Published on:

Appellate Division Demonstrates Why It Makes Sense to Pursue Civil Service Disciplinary Appeals

Appellate Division Demonstrates Why It Makes Sense to Pursue Civil Service Disciplinary Appeals.

New Jersey civil service employees have protections which other employees do not.  The heart of this is the opportunity to appeal major discipline imposed by their employers.  A recentcop New Jersey appellate decision in the case of In the Matter of Malikah Spencer, Essex County, Department of Corrections, demonstrates that this process gives New Jersey civil service employees a fair hearing in these appeals, and demonstrates why civil service employees should pursue appeals of employer imposed major discipline.



Essex County Correctional Police Officer Malikah Spencer was a single mother of two grammar school age children.  The children’s father was also an Essex County Corrections Officer.  Spencer’s mother lived nearby to help with child care.

Her employer, the Essex County Department of Corrections charged Spencer with notice of conduct unbecoming a public employee, violating department rules for truthfulness and standard of conduct, and other just cause.  Specifically, in the preliminary notice of disciplinary action (PNDA), it alleged that she wrongfully used Family and Medical Leave Act time while she was on vacation in Mexico, and was thus fraudulently absent without leave (AWOL). The Department issued a Final Notice of Disciplinary Action (FNDA) sustaining the charges and terminating Spencer.


Spencer’s Appeal to the OAL and the New Jersey Civil Service Commission

Spencer appealed her termination to the New Jersey Civil Service Commission, which transferred the matter to the New Jersey Office of Administrative Law (OAL), where an administrative law judge (ALJ) held a hearing.

The evidence showed that Spencer was allegedly the victim of domestic violence and assault, and the Newark Police Department responded to both incidents.  The Newark Police advised the Department of Corrections of the incidents.  Spencer left for Mexico with her family to flee the violence, which her supervisor knew.  However, several days later she returned to New Jersey because one of her children was hospitalized, and she took Family and Medical Leave Act time for the hospitalization and to take care of her child when she was released.  The Department did not dispute that it was aware of the domestic violence or that she called in.

The ALJ found that the Department did not prove the charges.  The Appellate Division explained:

The ALJ found the Department failed to prove by a preponderance of the credible evidence that Spencer was AWOL on August 22, 2019, or any other dates.

As to the charge that Spencer fraudulently used the FMLA, the ALJ found the record did not support the allegation that Spencer fraudulently notified Pires that she was out of the country until August 25, 2019, and then called out of work on August 23 to 26, stating she was taking FMLA leave. He reasoned: “Pires’ testimony did not state that Spencer’s conduct was ’fraudulent because she called in on August 23, 24, 25 and 26 to use her ‘ days. Pires stated that Spencer’s use’ of FMLA while she was in Cancun was ‘ ‘truthful’ because she did not state she was in Cancun when she first called in on August 19, and the FMLA Sick Call Form provided her ‘address’ as being home.”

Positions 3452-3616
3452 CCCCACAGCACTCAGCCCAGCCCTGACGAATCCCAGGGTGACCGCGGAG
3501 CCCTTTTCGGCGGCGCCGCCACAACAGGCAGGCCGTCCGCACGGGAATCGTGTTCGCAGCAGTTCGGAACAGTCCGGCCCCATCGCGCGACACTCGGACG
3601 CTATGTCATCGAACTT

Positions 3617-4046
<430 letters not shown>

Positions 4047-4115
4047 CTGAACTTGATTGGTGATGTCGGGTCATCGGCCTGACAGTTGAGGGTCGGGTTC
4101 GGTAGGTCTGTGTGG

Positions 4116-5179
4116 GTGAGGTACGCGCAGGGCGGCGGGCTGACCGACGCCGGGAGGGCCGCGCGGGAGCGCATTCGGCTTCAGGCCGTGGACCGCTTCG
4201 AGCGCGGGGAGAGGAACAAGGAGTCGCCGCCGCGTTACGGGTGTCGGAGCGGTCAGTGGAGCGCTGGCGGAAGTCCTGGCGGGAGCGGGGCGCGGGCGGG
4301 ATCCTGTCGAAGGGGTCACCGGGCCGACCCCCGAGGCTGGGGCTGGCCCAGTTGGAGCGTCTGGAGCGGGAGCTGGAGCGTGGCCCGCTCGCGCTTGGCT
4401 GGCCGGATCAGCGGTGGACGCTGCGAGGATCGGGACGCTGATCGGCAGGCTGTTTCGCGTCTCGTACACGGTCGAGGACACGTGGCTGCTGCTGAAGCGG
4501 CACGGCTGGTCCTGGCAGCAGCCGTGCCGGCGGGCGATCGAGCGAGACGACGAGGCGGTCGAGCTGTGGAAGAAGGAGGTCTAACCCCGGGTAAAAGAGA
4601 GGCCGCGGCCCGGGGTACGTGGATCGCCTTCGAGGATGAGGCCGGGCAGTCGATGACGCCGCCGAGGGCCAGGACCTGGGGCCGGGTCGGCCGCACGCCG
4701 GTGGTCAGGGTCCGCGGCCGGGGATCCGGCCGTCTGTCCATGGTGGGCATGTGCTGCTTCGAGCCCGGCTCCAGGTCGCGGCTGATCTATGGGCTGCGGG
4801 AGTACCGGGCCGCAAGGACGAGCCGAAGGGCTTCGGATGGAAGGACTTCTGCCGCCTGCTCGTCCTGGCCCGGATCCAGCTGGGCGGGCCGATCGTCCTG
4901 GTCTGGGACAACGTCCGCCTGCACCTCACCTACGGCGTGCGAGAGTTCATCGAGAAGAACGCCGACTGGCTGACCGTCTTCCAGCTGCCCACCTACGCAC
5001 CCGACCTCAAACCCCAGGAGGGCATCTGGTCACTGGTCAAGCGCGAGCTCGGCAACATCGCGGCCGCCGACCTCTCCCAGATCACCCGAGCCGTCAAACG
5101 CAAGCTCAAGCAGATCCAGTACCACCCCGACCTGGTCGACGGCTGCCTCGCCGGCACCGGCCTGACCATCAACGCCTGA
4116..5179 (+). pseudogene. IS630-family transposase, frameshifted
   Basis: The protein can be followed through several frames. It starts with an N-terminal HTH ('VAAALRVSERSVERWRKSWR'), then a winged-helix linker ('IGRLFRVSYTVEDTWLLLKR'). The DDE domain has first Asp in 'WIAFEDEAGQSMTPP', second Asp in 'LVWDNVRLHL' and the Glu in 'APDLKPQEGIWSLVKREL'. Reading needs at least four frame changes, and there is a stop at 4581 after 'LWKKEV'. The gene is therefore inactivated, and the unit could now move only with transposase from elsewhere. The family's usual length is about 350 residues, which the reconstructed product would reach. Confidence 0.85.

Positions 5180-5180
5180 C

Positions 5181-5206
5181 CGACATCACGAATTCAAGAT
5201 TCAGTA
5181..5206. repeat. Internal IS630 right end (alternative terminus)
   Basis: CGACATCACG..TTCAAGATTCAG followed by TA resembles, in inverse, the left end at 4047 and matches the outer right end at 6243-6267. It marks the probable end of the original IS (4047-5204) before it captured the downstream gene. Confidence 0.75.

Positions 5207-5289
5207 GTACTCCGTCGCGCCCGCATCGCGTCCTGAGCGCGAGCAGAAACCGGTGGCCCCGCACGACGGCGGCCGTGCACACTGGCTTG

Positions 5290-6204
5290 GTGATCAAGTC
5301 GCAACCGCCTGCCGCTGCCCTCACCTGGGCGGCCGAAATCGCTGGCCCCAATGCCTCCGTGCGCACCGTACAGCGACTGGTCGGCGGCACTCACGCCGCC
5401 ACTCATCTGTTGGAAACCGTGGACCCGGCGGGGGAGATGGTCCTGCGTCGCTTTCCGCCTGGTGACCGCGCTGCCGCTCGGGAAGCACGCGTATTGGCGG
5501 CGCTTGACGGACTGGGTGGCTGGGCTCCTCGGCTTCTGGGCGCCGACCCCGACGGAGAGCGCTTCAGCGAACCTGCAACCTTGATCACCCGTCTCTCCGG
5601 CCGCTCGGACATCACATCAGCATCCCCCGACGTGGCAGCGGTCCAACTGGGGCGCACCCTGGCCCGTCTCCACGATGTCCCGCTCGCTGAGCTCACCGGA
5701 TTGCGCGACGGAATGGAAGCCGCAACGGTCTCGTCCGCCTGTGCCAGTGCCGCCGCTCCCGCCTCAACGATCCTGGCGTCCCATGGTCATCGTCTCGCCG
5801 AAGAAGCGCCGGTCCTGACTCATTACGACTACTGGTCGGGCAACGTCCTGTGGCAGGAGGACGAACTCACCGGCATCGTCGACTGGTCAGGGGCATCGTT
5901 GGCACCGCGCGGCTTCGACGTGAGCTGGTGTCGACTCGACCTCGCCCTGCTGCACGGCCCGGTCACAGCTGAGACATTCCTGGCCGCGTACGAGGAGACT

Pires’ testimony is not consistent with the charges in the FNDA and what occurred.

The ALJ [therefore] found the Department failed to prove by a preponderance of the credible evidence that Spencer’s conduct was fraudulent.

The Department appealed to the Appellate Division of the Superior Court of New Jersey.

The Appellate Division’s Decision

The Appellate Division affirmed the decisions of the New Jersey Civil Service Commission and ALJ.  It explained that the employer has the burden of proof in disciplinary appeals, and that the Commission’s decisions, particularly concerning an ALJ’s findings of facts, are entitled to great deference and will not be overturned unless they are arbitrary, capricious or unreasonable.  Since ALJs have the ability to actually see and hear the witnesses’ testimony while appeals courts do not, appellate courts normally defer to ALJs’ findings of fact unless they have no reasonable basis.  The Appellate Division found the ALJ’s determinations rational, and the New Jersey Civil Service Commission’s reasoning sound.  It therefore affirmed the ALJ’s findings of fact and Civil Service Commission’s decision.


The Takeaway

In this case, one might think the employee taking FMLA days during a vacation to Mexico might be valid grounds for discipline.  However, when the ALJ and Civil Service Commission dug into it, they found that she had good reasons for everything she did and had been honest about it.  This clearly demonstrates that New Jersey civil service employees will get a fair hearing by New Jersey’s administrative law judges and the Civil Service Commission.

Thus, it often makes sense to challenge an employers disciplinary decisions because the New Jersey civil service disciplinary appeals process provides a strong avenue to redress injustices.


Contact Us

Our New Jersey employment attorneys represent civil service and non-civil service public employees in all aspects of New Jersey employment law.  Call us at (973) 890-0004 or fill out the contact form on this page.  We can help.

Contact Information